Fasciola hepatica

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Related to Sheep liver fluke: blood fluke, Chinese liver fluke

Fas·ci·o·la he·pat·'i·ca

the common liver fluke inhabiting the bile ducts of sheep and cattle; the intermediate hosts are aquatic snails, Lymnaea or related genera; after the cercariae escape, they become encysted on water plants by which they gain access to the intestinal canal; rarely, this fluke is reported from humans, in whom it may cause considerable biliary damage.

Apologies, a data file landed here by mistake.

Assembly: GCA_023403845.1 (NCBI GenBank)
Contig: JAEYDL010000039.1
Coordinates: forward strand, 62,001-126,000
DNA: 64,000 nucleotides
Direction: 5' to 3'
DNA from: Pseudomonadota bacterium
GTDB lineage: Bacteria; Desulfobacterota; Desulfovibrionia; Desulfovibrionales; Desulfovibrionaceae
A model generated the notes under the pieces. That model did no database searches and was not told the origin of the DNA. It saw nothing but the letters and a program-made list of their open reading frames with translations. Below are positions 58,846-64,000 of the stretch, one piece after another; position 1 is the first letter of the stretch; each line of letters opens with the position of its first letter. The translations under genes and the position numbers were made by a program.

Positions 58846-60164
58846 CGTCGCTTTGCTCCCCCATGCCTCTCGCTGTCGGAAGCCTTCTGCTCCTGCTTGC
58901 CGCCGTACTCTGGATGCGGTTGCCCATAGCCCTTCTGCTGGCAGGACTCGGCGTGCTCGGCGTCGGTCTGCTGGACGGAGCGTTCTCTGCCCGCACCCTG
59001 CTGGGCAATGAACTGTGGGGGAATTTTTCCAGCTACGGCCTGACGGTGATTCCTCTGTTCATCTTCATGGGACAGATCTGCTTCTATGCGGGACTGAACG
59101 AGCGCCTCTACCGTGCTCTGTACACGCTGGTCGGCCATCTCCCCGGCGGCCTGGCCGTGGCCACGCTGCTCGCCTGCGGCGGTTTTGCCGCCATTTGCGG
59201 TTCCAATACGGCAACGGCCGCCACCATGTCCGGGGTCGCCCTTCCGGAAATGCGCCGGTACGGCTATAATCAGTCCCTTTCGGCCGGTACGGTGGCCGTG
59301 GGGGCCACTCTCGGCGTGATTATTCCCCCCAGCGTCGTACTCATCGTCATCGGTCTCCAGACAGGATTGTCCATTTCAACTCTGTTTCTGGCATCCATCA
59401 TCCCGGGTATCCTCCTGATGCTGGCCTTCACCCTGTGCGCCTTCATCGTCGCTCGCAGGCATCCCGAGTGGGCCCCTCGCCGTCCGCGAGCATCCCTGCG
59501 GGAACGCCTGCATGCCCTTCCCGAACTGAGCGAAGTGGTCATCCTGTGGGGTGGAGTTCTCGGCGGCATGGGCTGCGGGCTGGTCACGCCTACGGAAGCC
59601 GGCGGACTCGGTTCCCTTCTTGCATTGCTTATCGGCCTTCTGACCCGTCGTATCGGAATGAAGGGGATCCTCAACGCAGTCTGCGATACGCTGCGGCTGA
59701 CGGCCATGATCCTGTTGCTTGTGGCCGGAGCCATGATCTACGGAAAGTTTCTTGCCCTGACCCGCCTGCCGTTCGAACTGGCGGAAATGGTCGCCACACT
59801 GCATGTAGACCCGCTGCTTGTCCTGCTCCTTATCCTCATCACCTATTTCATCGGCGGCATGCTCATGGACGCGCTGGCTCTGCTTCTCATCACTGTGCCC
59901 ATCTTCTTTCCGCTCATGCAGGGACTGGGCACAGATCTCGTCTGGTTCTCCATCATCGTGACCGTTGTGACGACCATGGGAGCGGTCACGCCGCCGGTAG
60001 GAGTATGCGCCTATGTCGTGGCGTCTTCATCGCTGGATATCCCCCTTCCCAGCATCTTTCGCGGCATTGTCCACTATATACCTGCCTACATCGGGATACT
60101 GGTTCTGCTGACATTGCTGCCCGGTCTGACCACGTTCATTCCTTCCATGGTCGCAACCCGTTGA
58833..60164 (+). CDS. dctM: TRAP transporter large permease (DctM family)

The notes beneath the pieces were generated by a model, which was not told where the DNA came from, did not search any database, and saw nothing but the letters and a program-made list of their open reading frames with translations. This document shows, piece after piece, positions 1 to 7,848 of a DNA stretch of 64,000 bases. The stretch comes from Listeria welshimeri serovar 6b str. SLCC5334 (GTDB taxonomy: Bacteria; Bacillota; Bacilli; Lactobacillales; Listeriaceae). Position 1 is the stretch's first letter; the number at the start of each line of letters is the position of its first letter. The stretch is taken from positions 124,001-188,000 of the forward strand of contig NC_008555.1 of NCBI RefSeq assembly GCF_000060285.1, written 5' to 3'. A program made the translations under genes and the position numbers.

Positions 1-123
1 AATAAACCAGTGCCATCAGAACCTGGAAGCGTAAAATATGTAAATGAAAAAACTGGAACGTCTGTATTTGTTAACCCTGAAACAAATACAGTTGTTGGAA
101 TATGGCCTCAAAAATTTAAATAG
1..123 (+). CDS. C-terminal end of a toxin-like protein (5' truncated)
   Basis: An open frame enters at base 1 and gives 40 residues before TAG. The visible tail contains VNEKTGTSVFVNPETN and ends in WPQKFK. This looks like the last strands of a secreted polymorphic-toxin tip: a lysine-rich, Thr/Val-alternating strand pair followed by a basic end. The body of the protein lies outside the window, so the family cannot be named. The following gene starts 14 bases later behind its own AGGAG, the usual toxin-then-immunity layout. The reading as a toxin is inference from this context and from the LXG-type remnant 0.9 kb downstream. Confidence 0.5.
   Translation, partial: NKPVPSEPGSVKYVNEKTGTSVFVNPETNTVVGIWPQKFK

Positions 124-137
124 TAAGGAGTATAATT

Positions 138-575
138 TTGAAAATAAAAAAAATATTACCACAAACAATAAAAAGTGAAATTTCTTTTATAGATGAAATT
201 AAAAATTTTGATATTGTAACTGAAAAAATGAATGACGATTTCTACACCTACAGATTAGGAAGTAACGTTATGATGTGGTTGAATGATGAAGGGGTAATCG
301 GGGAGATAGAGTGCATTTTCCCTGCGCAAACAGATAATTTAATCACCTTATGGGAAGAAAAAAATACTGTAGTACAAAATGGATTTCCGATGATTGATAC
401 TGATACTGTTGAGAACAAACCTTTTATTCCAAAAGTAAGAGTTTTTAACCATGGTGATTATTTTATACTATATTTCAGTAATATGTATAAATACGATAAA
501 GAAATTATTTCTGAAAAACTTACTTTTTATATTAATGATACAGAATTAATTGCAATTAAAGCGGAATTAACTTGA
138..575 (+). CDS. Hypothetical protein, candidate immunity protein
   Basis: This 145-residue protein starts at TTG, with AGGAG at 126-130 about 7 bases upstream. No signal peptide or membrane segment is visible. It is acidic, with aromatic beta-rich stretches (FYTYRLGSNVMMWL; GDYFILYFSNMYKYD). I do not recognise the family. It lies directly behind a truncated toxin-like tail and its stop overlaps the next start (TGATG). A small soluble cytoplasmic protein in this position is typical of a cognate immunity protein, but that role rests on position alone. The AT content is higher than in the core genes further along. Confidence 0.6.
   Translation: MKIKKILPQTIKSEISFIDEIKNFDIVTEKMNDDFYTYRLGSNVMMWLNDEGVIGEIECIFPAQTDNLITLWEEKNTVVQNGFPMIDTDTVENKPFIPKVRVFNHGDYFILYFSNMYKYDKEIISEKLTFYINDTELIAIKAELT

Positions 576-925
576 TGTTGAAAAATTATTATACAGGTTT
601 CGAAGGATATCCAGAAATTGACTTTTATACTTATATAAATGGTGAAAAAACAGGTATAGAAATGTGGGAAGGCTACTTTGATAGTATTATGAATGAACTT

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Fasciola hepatica

A species that infests the liver and bile ducts of cattle, sheep, and other herbivores; the common liver fluke. Infested aquatic plants are the source of human infection. See: illustration
See also: Fasciola


a genus of flukes (digenetic trematode) in the family Fasciolidae.

Fasciola gigantica
found in the liver of domestic livestock and is the common liver fluke of Africa. Similar anatomically to F. hepatica but much larger. Causes fascioliasis.
Fasciola hepatica
found in the liver parenchyma and bile ducts of sheep, cattle and most other domesticated species and humans. In humans and horses, the unusual hosts, the flukes may be in lungs or other unusual sites and they are often in the lungs of cattle. Causes fascioliasis.
Fasciola jacksoni
found in elephants. Causes a disease similar to ovine fascioliasis.